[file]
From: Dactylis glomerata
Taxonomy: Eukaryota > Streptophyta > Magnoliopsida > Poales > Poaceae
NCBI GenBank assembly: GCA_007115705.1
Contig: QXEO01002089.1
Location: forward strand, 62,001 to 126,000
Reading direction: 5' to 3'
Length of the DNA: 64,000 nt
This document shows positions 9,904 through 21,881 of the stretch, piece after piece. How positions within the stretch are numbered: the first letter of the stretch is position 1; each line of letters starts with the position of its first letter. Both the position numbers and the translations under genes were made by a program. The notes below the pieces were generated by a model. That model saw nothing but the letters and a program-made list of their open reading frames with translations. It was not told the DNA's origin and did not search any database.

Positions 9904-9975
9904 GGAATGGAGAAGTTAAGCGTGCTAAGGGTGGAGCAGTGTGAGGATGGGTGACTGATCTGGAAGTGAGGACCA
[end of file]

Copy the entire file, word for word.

From: Dactylis glomerata
Taxonomy: Eukaryota > Streptophyta > Magnoliopsida > Poales > Poaceae
NCBI GenBank assembly: GCA_007115705.1
Contig: QXEO01002089.1
Location: forward strand, 62,001 to 126,000
Reading direction: 5' to 3'
Length of the DNA: 64,000 nt
This document shows positions 9,904 through 21,881 of the stretch, piece after piece. How positions within the stretch are numbered: the first letter of the stretch is position 1; each line of letters starts with the position of its first letter. Both the position numbers and the translations under genes were made by a program. The notes below the pieces were generated by a model. That model saw nothing but the letters and a program-made list of their open reading frames with translations. It was not told the DNA's origin and did not search any database.

Positions 9904-9975
9904 GGAATGGAGAAGTTAAGCGTGCTAAGGGTGGAGCAGTGTGAGGATGGGTGACTGATCTGGAAGTGAGGACCA